How to Reduce Lag While Livestreaming Video
Cut lag out for good with these easy tips
Whether you’re in a Zoom video call, Twitch streaming, or creating YouTube Live content, if you’ve ever dealt with a laggy livestream, you know how irritating it is.
It’s a part of streaming, and sometimes lag is basically unavoidable, but there are plenty of tips you can try to smooth out, speed up, and minimize your streaming issues. You don’t really need a setup that costs $100,000s to eliminate lag. There are plenty of ways you can do the job, for cheap.
Plug Directly into the Modem
Maybe this is obvious, but WiFi is almost always subpar to a wired connection. It’s basic physics (which we won’t get into here). Look, it’s safe to say that plugging in almost always gives better connection.
First off, if you’re having a laggy stream, you’re probably either having some sort of issue with your internet connection OR you’re overloading your computer. So stream wired, if at all possible. Plug your ethernet cable directly from your modem to your computer. This will speed up your live video stream an insane amount, and it’s much more reliable than a WiFi connection, so you won’t have to deal with drops.
If you’re rocking the new MacBook and don’t have an Ethernet port, don’t sweat it. You can buy a Thunderbolt to Ethernet adapter for less than $30.
If your issue is that your connection is dropping because you’re too far away from your modem and router, and you can’t get an Ethernet cable to reach…
Try a Mesh WiFi System
Sort of like a WiFi booster or WiFi extender, a mesh system will connect to your signal and both boost its strength and extend its range. That said, you’re looking at around $200, so it ain’t a cheap fix.
Another option is to buy a better wireless router. Those also aren’t cheap, however. They range from under $100 to more than $350.
Check your Stream Settings
There’s not too much you can do on your end if your internet service provider is what’s causing your livestream problems. You need upload speeds of at least 4 Mbps if you want to stream live video in HD. If you’re not getting that from your provider, you need to try upgrading your plan or, if that won’t work, go with a different service provider.
Not all of us can afford to make a change, however, so if that’s not an option available to you, you can always help things a little bit by changing settings on the app you’re using to stream. Of course, not all streaming software can allow you to fine tune your settings, but many do.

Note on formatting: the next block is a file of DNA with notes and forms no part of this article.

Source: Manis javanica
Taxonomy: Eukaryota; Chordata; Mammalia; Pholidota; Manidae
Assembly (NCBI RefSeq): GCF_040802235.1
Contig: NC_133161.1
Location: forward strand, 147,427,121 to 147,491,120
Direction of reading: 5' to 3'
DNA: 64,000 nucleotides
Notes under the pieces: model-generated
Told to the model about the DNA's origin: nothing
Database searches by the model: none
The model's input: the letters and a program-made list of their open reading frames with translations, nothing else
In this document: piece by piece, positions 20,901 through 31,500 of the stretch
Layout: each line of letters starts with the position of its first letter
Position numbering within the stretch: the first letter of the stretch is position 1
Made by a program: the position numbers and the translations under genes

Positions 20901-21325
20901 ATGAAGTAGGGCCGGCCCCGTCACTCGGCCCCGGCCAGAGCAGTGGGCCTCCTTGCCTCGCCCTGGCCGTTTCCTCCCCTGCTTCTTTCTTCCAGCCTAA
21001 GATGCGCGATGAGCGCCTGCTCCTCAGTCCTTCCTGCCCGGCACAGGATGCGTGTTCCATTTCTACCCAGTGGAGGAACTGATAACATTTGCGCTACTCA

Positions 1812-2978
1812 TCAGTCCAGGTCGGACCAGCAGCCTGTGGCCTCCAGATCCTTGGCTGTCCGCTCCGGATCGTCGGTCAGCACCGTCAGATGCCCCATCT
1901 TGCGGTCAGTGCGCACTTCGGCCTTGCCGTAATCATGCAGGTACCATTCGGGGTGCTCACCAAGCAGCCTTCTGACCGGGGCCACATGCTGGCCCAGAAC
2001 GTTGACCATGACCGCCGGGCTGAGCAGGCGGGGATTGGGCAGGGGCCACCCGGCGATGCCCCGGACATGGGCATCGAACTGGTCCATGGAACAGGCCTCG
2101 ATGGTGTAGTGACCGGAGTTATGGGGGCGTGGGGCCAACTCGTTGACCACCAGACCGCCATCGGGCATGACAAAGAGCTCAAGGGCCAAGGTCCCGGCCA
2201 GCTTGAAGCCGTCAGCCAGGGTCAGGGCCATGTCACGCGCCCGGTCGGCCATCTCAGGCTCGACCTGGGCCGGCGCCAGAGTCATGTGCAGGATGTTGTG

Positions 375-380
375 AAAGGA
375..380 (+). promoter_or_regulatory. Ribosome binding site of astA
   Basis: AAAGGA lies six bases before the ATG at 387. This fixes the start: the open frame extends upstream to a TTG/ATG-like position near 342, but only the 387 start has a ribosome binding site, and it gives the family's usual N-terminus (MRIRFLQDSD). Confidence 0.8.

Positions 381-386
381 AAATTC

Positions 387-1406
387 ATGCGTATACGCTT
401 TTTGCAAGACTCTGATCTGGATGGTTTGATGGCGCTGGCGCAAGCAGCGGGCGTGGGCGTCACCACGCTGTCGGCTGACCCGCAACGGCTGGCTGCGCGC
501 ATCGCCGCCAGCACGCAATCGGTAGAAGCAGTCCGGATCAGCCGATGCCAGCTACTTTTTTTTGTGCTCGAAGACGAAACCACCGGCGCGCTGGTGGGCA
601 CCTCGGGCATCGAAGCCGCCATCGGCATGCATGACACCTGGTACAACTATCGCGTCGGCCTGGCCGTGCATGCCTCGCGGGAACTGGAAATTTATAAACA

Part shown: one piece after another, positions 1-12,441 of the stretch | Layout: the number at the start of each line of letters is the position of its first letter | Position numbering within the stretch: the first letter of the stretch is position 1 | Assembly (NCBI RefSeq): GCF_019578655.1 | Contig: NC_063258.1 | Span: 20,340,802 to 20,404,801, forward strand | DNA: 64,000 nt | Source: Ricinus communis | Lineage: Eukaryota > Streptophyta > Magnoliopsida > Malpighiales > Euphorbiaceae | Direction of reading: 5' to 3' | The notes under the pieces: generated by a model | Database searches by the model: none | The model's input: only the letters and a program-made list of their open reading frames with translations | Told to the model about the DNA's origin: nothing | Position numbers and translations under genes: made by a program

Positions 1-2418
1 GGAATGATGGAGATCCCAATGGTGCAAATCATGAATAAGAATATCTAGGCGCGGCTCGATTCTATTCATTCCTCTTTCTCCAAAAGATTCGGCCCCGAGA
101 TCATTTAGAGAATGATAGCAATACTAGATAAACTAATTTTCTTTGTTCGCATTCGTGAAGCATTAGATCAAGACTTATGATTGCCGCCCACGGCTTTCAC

On OBS, if you’re dealing with lags, change your output settings to 720p. Yes, yes, most folks are uploading in 4K nowadays, but honestly, most viewers really won’t be able to tell the difference, at least on a livestream. 720p is ALWAYS better than a laggy output.
If that doesn’t work, try lowering your bitrate. Essentially, this number refers to the bits of data you’re sending (along with how fast they’re being sent). If you’re streaming video quality at 720p, setting your video bitrate to around 35000kb per second will give you an optimal image. Higher resolution – higher bitrate needed.
Use the Right Software
Making sure you’re using the best software for your OS and device is paramount. We don’t have time to get into all the specifics, obviously, but do some research on the best software for your platform and operating system and implement a few changes if you aren’t using an optimal setup.
Use an External Drive
Running apps and processes from an external drive can also help. Just make sure you’re getting your hands on a fast, high performance drive, then port the software you’re running onto it. This can help improve your lag if your hardware isn’t optimal.
Close Other Applications
Duh, right? Well, you might be surprised how many random apps are open and running without your knowledge. If you’re using a Mac, check the menu bar. How many apps are open?
If you’re streaming, you probably don’t need everything open. The only things that should be taking up any memory, CPU, and disk space are the software and processes that you need open to run your livestream. You need to close out all those background processes that aren’t necessary.
The only things that should be taking up precious memory, CPU, and disk space should be what you need to run your stream. Be vigilant. Apps like Steam sometimes auto-open, or you could have processes like Google Backup and Sync transferring extensive files on your connection slowing down your upload speeds, all without your knowledge.
So, here you go! Now you know a few basic pointers to make your livestreaming less laggy.